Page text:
Completely derivative but (barely) decent enough citrus-sandalwood-lavender Oriental fragrance ten years later on the trends. Smooth, soft, slightly “dark” and quite sweet, a bit powdery and mildly spicy (sweet, “round” notes of tonka and cardamom), reminding me of so many other fragrances I have a hard time staying focused on it. Trying to blend the crisp Oriental elegance of Declaration & friends, the “feminine” powderiness of Dior Homme & friends, and the “archetypal alpha male coworker” feel of Armani Code & friends. With echoes of Body Kouros too, and maybe Bulgari Man. The only note which doesn’t smell plastic is tonka. A bit juvenile and depressingly cheap but there’s worse around – anyway I think it’s discontinued, so nevermind (and don’t bother looking for it).
I got this alongside the deodorant. If I recall, I picked it up in duty free at Heathrow. I liked the deo, I don't hate this and my better half reacts well to it, but I tend to reach for my other options. It's a bit complex than my preferred options. If I wore fragrances every day, this would probably get used once every couple of weeks. I tend to wear perfume less often than that though, so this may take a while to finish.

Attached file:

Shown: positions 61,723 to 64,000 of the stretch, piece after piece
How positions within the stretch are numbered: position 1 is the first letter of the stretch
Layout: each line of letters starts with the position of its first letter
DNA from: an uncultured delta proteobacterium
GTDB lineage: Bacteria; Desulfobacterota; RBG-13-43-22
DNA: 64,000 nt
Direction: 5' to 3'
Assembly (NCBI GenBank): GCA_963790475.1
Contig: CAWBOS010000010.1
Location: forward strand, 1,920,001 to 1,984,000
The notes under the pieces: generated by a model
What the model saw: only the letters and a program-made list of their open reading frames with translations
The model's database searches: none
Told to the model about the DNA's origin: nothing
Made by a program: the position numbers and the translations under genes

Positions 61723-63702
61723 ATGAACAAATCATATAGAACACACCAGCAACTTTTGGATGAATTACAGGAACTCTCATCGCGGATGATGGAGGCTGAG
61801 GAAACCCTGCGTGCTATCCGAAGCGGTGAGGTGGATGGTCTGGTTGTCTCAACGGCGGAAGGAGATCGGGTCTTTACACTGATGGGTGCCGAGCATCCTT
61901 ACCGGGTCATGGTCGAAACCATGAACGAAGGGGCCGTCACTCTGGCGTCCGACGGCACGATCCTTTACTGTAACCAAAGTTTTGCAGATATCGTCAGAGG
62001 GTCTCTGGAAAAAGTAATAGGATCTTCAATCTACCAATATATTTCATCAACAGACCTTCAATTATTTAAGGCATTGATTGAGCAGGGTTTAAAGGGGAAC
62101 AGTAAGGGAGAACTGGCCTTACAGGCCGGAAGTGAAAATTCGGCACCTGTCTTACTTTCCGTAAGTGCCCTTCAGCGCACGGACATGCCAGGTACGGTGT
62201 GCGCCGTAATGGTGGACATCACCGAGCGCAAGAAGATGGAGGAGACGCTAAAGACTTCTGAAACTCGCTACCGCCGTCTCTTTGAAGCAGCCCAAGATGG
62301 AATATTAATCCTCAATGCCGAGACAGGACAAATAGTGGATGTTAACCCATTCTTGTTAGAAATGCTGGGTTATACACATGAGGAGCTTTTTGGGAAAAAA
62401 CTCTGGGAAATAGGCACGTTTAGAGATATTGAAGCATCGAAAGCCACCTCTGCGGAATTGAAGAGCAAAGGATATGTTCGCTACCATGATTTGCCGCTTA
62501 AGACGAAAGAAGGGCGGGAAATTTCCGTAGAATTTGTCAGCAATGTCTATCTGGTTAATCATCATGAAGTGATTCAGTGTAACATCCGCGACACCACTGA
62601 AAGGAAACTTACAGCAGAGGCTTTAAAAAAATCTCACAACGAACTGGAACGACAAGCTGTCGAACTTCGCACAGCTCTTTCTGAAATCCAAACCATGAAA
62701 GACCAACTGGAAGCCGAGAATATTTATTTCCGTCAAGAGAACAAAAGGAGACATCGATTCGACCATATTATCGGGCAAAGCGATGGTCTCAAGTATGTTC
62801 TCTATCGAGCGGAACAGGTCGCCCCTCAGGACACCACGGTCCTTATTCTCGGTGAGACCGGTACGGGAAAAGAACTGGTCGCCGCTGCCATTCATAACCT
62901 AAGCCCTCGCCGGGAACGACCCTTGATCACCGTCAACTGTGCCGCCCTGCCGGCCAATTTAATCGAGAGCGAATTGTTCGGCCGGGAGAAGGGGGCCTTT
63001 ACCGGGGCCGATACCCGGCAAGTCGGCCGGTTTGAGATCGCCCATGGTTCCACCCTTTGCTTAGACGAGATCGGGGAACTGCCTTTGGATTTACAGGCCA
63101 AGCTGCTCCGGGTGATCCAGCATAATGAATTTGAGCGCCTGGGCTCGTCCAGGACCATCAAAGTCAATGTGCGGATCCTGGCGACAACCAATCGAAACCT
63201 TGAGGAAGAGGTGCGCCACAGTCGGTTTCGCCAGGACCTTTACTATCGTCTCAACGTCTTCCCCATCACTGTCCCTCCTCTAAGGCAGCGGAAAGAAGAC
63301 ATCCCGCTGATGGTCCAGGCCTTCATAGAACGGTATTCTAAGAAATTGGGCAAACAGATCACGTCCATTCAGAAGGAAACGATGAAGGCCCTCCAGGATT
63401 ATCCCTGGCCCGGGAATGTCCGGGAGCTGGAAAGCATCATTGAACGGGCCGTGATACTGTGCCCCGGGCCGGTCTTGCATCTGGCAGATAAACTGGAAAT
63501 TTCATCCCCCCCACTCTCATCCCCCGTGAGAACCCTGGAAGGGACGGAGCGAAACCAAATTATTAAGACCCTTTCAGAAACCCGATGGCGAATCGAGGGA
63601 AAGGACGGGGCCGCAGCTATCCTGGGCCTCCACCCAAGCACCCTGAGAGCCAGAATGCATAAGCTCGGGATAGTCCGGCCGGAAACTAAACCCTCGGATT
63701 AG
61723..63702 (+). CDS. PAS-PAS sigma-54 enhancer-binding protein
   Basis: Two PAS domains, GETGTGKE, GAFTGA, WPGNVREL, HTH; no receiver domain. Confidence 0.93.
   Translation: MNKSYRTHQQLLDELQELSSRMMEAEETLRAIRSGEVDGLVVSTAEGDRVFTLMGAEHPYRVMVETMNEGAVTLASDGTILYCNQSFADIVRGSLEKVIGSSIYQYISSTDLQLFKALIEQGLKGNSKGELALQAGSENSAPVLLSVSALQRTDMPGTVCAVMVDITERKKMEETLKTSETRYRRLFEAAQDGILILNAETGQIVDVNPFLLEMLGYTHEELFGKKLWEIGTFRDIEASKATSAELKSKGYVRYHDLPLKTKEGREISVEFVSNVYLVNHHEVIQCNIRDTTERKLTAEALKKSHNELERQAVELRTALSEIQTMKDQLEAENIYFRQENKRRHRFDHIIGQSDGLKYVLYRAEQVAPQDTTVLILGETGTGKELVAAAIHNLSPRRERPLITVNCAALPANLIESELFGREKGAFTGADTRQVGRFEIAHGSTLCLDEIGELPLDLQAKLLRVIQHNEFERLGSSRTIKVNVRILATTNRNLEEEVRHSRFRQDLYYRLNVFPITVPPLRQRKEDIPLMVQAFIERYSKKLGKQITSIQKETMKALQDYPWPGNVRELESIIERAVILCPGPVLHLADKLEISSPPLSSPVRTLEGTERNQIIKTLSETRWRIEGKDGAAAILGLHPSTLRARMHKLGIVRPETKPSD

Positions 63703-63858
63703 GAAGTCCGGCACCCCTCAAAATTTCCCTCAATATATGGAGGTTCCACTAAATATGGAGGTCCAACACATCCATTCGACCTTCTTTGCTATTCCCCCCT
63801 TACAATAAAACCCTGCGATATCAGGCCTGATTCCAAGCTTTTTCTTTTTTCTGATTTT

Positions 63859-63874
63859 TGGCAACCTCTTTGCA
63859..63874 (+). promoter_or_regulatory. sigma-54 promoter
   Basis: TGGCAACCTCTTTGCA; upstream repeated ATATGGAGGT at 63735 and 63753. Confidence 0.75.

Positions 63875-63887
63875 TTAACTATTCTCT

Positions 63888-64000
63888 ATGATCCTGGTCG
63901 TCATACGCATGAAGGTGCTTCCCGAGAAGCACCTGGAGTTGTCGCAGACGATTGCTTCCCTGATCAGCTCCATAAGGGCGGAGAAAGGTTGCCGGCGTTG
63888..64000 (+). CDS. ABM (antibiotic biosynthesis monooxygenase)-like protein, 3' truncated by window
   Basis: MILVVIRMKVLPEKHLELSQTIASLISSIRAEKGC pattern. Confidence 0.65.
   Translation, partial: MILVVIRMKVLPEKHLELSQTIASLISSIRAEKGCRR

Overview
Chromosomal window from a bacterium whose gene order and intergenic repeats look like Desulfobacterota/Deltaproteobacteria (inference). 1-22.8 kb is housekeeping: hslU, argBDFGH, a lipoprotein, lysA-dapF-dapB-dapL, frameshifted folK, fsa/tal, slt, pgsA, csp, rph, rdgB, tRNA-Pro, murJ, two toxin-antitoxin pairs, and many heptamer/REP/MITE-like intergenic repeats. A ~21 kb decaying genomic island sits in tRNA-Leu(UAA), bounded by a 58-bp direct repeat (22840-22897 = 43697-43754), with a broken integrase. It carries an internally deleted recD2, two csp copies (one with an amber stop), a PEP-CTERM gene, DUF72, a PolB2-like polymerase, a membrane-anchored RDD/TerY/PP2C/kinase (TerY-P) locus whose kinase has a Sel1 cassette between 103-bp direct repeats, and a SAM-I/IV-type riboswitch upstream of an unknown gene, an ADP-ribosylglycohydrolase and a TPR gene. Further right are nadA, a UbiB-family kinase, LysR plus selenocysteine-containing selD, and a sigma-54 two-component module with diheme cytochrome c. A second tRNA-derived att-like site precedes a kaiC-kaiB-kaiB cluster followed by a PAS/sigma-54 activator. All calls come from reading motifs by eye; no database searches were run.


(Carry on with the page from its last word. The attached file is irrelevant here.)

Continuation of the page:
This makes me ill :-S Headache inducing. I can't stand it. It maybe smells okay from distance but when u get closer it itches ur nose. Don't buy it.
Distilled from a million bottles of shampoo, this bog-standard, generic bottle of juice is the perfect missing ingredient in a cocktail that would normally include alcohol, blood and vomit on a night out in Basildon.
For those who weren't already bored to tears by the lack of originality in most men's fragrance, I give you Paul Smith Man 2. For such an innovative fashion house to churn out the same old codswallop as everyone else is a great shame. One redeeming feature: a warming, slightly metrosexual drydown as your compensation for forking out designer prices for discount store perfume. **
30th October, 2010 (last edited: 30th November, 2013)